• Avoid using products that will dry your oily skin out, like benzoyl peroxide. Such products will excessively strip your skin and will cause your skin to produce more oil!
  • Oily skin types should wash with a cleanser designed to break down oil on the skin and follow up with an astringent in the morning and evening. We find that products containing tea tree oil (a natural antibacterial agent) to be beneficial in controlling inflammation and keeping breakouts at bay. 
  • Gentle exfoliation is also recommended for oily skin types, at least a couple times of a week to remove dead skin cells that can clog pores and cause breakouts (namely blackheads).
  • Some oily skin types assume that because their skin is oily, they don’t need a moisturizer. However, skipping this step will signal to the skin to create even more oil. Oily skin types will benefit from the use of a light, oil-free lotion to moisturize as opposed to a heavy cream.
  • Oily skin types should avoid heavy, thick cosmetics that will block their pores. Use non-comedogenic or oil-free products and be sure to remove all your makeup before going to the gym or going to bed. 
  • It’s also helpful to wash your cosmetic brushes regularly to ensure you don’t spread bacteria on your skin when applying make-up.
  • One of the things that oily skin types often must struggle with is frequent breakouts or acne. While the temptation can be overwhelming, it’s important that you don’t pick at them. Doing so can make the situation worse.

If the above beauty tips do not alleviate breakouts on your oily skin type, we suggest that you seek the advice of a professional (read below regarding the acne scale to gauge the severity of your breakouts).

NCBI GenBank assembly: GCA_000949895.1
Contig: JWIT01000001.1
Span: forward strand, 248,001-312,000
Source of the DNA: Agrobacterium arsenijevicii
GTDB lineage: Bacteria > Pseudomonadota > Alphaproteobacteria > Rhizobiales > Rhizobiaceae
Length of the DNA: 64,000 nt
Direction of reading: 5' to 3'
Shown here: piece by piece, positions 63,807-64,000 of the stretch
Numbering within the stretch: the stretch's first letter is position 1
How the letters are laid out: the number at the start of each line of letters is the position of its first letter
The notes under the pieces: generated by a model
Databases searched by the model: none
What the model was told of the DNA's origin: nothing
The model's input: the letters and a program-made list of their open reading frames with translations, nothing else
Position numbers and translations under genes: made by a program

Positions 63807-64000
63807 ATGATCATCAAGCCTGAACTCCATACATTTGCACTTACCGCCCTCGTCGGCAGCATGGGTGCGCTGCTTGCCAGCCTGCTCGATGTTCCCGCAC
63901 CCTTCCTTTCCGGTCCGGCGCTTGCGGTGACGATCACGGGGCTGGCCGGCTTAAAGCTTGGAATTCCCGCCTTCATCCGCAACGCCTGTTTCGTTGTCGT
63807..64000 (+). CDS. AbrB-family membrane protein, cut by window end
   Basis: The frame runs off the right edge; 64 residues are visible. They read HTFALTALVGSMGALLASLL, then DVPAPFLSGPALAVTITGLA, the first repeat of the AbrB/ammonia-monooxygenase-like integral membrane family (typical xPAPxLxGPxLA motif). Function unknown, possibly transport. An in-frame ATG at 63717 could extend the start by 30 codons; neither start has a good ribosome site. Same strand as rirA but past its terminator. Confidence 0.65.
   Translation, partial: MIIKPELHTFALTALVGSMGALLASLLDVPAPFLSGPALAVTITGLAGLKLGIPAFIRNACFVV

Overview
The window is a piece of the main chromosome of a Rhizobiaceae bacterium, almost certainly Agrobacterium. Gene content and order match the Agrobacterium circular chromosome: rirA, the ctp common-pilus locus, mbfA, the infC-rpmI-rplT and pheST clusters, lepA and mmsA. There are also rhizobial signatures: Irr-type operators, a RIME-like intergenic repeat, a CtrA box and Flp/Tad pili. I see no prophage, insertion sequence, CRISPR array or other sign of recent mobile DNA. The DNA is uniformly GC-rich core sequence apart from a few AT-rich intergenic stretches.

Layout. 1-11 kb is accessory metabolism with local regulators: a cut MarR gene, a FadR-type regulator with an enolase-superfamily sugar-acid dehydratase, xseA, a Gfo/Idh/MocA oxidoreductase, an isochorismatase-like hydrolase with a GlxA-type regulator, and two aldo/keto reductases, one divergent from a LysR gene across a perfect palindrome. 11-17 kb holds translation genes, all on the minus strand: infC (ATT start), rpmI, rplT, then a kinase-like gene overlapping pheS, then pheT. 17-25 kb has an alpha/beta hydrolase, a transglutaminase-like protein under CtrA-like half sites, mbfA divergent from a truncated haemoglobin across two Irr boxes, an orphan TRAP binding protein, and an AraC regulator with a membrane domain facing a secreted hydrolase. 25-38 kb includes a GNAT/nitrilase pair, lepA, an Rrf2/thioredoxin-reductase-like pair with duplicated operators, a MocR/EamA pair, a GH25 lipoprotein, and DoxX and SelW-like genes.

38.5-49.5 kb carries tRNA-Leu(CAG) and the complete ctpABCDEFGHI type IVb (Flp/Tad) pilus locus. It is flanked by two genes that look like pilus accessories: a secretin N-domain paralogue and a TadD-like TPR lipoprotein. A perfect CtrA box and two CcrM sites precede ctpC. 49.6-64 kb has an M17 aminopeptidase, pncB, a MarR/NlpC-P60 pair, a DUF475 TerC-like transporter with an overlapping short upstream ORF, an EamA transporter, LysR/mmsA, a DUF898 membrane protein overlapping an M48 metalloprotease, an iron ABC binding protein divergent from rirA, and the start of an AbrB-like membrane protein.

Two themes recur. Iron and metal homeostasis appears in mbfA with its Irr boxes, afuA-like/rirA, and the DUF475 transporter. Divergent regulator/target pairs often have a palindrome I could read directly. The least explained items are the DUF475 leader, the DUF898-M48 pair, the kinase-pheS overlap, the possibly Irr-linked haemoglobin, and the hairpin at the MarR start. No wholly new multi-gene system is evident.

Skin Type #3 – Combination Skin Type

Is your skin, sometimes, as confused as you are? No worries! It’s said that almost 70% of people have a confused or combination skin type that is characterized by a slightly oily t-zone, dry cheeks, and dry skin patches. Combination skin types have large pores on certain areas like their cheeks or forehead as opposed to all over the face, like oily skin types.

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Since combination skin requires taking care of two different skin types at the same time, it’s important to find the right skin regimen to cater to both needs.

Combination skin type beauty tips:

  • Wash with a cleanser designed for combination skin types followed by an astringent only on your oily areas.
  • Combination skin types should exfoliate their skin a couple of times a week to remove dead skin cells that may make the skin appear dull and lifeless.
  • It’s also recommended that you use two different moisturizers if you have a combination skin type:  a cream for dryer areas like the cheeks, for instance, and a lotion for the oilier areas, like the t-zone.
  • We recommend combination skin types to avoid products containing harsh ingredients and fragrances. Instead stick to products that are natural and contain plant-derived extracts like cucumber, chamomile, or green tea to calm inflammation and smooth the skin.

Skin Type #4 – Normal Skin Type

normal skin

If you’re lucky enough to have a normal skin type then, congratulations! Normal skin types are neither too dry or too oily, tend to have small/invisible pores, rarely have breakouts, and have little flakiness, lines, or wrinkles.

It’s important to point out that “normal skin type” does not mean “perfect skin type” (even though most of us would gladly give up our favorite designer handbag to have it). Just like other skin types, normal skin types require some tender loving care to ensure that their skin continues to look healthy and radiant.

Normal skin type beauty tips:

  • Wash with a cleanser designed for normal skin types.
  • Follow with a mild toner and serum to maintain normal moisture levels.
  • It’s also recommended that you gently exfoliate skin at least once a week to maintain skin’s natural radiance.
  • Finally use a lightweight lotion or cream to maintain normal moisture levels in the skin.

Skin Type #5 – Sensitive Skin Type

Are you easily irritated? Then you may be a sensitive skin type. Sensitive skin is characterized by fine pores and thin skin. This skin type tends to be sensitive to sun, skin care, and some cosmetics. Typically, sensitive skin will react to sensitivity with blotchiness, redness, irritation, and itchiness.